Monday, July 21, 2008

McCain adultery story rocks political world — oh wait, no it doesn’t

The Los Angeles Times did some solid investigative reporting and published a very damaging item yesterday on John McCain’s personal background, which is of course a key part of his campaign. We learned that McCain turned his back on his wife after she was seriously injured in a car accident, committed adultery, and left the mother of his children when he found a younger, wealthier woman.

Worse, we also learned that McCain didn’t tell the truth about this in his own memoir. McCain insisted that he was separated from his first wife before he began dating his second wife. That’s not true. McCain also insisted he’d been divorced for months before remarrying. That wasn’t true, either. (In fact, the LAT reported, “McCain obtained an Arizona marriage license on March 6, 1980, while still legally married to his first wife.”)

Clearly, this is the kind of salacious story reporters just love. A presidential candidate, running on his personal background, is found to have a messy past. The story has sex, drama, and fairly obvious lies — everything a news outlet needs for wall-to-wall coverage. What does this tell us about McCain’s character? Will voters care about a conservative Republican’s adultery? What will the “family-values” crowd say? How do we reconcile McCain’s untruths with his alleged proclivity for “straight talk”? Will the revelations hurt McCain in the polls? It’s the kind of story the media can obsess over for months.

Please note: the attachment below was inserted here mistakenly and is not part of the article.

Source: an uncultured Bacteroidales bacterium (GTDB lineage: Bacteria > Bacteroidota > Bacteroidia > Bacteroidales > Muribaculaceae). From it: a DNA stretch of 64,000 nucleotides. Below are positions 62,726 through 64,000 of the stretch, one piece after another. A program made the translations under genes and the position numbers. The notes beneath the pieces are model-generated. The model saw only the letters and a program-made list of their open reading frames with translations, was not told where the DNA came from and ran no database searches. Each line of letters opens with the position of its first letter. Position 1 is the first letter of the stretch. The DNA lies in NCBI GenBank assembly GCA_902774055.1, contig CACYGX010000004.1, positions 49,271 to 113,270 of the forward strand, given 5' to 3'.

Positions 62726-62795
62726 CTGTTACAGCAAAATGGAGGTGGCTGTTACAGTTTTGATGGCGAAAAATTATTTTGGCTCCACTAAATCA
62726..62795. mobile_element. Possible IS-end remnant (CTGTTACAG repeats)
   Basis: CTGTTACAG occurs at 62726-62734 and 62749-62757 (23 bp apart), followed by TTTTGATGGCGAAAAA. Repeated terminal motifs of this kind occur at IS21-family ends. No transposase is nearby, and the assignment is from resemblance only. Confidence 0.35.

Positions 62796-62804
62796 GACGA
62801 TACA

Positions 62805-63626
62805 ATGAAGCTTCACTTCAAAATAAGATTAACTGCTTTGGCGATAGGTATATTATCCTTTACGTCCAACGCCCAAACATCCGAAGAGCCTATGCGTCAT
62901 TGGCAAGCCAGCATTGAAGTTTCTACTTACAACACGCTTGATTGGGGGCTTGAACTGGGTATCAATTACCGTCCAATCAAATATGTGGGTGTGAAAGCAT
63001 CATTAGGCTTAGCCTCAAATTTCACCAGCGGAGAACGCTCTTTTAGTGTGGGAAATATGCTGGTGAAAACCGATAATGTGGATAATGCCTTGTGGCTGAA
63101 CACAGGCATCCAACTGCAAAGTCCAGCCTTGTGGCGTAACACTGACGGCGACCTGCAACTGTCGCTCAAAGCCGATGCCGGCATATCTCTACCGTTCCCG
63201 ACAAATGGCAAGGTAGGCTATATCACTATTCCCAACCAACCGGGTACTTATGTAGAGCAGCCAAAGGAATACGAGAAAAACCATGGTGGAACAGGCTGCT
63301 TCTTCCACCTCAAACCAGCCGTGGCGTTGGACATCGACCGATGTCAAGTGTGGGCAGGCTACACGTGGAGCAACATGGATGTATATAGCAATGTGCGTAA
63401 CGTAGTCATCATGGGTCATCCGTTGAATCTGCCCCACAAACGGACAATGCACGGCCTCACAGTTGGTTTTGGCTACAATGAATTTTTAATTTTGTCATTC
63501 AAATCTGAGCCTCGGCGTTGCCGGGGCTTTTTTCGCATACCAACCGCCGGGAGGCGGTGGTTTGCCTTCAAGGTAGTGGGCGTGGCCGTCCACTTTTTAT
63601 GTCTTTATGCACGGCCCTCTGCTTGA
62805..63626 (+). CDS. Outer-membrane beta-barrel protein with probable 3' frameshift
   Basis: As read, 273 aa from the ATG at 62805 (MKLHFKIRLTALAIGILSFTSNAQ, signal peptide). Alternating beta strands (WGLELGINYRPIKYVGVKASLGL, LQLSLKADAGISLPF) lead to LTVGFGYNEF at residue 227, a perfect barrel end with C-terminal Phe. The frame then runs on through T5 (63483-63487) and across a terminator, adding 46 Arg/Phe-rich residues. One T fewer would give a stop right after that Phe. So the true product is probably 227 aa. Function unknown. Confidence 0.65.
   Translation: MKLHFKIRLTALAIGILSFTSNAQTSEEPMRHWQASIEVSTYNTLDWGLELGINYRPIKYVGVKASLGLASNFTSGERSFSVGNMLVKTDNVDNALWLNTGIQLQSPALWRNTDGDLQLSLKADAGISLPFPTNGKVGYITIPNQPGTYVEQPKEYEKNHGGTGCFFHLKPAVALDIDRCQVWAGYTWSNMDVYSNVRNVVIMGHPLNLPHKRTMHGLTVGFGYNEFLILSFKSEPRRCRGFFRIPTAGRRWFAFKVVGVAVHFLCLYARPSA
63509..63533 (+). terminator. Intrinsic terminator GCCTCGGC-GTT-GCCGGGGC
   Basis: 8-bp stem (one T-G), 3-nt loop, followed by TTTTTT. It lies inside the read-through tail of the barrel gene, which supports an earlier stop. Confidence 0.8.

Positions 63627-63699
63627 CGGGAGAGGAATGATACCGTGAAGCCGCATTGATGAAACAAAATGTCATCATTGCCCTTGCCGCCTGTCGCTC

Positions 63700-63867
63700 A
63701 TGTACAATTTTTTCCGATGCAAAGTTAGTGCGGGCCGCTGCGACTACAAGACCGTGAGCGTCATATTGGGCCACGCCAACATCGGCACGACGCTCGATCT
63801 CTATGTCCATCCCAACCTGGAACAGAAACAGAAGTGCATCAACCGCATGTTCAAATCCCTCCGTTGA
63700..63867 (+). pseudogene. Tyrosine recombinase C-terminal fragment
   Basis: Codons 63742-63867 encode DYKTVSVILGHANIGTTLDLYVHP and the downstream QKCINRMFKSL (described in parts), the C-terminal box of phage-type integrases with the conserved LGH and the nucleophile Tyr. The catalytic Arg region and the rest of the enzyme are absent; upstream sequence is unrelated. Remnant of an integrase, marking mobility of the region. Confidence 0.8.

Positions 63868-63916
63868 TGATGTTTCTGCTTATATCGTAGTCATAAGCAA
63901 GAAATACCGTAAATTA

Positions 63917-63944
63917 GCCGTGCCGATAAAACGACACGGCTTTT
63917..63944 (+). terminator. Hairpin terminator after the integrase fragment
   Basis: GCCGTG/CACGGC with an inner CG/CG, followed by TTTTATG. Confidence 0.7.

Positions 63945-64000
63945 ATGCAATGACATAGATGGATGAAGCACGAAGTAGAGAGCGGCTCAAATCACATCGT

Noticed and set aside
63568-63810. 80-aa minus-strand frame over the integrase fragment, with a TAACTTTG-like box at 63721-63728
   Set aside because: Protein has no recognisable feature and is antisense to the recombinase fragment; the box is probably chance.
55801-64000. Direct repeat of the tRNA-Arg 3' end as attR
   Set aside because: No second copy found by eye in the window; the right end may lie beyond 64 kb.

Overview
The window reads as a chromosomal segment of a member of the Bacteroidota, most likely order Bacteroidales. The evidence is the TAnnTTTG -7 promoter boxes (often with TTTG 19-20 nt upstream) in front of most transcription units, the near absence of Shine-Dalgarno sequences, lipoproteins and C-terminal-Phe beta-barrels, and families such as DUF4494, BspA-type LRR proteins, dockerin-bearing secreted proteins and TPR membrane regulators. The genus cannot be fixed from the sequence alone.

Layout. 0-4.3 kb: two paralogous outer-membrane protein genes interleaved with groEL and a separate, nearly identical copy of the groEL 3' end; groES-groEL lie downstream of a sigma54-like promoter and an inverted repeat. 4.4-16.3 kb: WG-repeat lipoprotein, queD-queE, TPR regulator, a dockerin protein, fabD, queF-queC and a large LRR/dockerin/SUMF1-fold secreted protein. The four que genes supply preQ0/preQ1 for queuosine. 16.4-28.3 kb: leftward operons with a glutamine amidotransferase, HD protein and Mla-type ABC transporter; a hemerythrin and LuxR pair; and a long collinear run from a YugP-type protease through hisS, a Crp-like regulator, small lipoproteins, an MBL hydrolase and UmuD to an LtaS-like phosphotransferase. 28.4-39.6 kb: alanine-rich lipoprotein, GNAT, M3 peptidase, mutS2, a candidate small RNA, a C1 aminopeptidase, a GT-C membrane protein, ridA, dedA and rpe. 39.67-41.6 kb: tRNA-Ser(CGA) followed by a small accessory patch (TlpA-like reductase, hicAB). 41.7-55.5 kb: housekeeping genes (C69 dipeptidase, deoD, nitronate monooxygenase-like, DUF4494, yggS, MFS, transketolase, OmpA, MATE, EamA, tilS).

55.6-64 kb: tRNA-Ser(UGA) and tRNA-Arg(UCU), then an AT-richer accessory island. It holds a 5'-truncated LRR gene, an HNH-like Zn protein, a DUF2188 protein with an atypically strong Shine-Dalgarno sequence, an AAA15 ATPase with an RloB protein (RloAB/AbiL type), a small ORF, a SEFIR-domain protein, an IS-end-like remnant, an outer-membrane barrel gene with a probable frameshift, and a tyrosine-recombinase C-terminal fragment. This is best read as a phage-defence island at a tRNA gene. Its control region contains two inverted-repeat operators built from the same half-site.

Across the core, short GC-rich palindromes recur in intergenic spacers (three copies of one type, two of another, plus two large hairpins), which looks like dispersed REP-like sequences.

So, let’s take a moment to step back, and analyze the media frenzy we’ve seen over the last 24 hours, as the political world comes to grips with McCain’s controversial personal life and his willingness to be less than truthful about it:

(picture tumble weeds rolling by)

Nada. Mark Halperin quickly featured the LAT story yesterday morning, but removed it soon after. Campaign reporters didn’t ask McCain about it at all yesterday (ironically, McCain was emphasizing his concern for women yesterday, so it might have been apropos).

A couple of mid-size papers republished the LAT article, with an emphasis on McCain’s relationship with the Reagans. The networks didn’t touch the story. The major dailies ignored it altogether (the NYT’s Nicholas Kristof mentioned it on his blog, but there was nothing in the actual newspaper).

This may be an awkward subject for reporters — McCain did, after all, give them barbecue — but it is a legitimate news story.First, as far as the media was concerned when Bill Clinton was running for president, adultery counted as a character issue. Maybe reporters got burned out on the subject, but it creates a glaring double standard — a Democrat guilty of infidelity is a major news story; a Republican guilty of infidelity deserves a pass.

Second, even if news outlets decided McCain’s character issues are too old to deserve attention, there’s the issue of McCain’s memoir, which clearly includes stories about his marriages that aren’t true. Obama’s books were scrutinized in great detail, and news outlets highlighted minor inconsistencies. McCain, meanwhile, lied about cheating on his wife.

What constitutes major news lately? Wesley Clark, who has a tangential connection to Obama and supported his primary opponent, accurately questioned McCain’s presidential qualifications. Jesse Jackson, who hardly has any connection to Obama at all, whispers to a friend, off the record, about his dissatisfaction with Obama’s message to the African-American community. These were huge stories that generated excessive coverage.

McCain lies about the circumstances of his marriages? Nothing. No interest whatsoever.
I’d ask reporters to consider one simple question. If investigative reporters at the LA Times had discovered that Barack Obama had been divorced, cheated on his first wife, left her after she was injured in a car accident, pursued a younger woman while still married, and then lied about the circumstances of his marriages in his memoir, does anyone seriously believe that news outlets would blow off the story completely?

Or is it more likely we would never hear the end of this?

The next time someone suggests the media is covering the candidates even-handedly, keep this story in mind.

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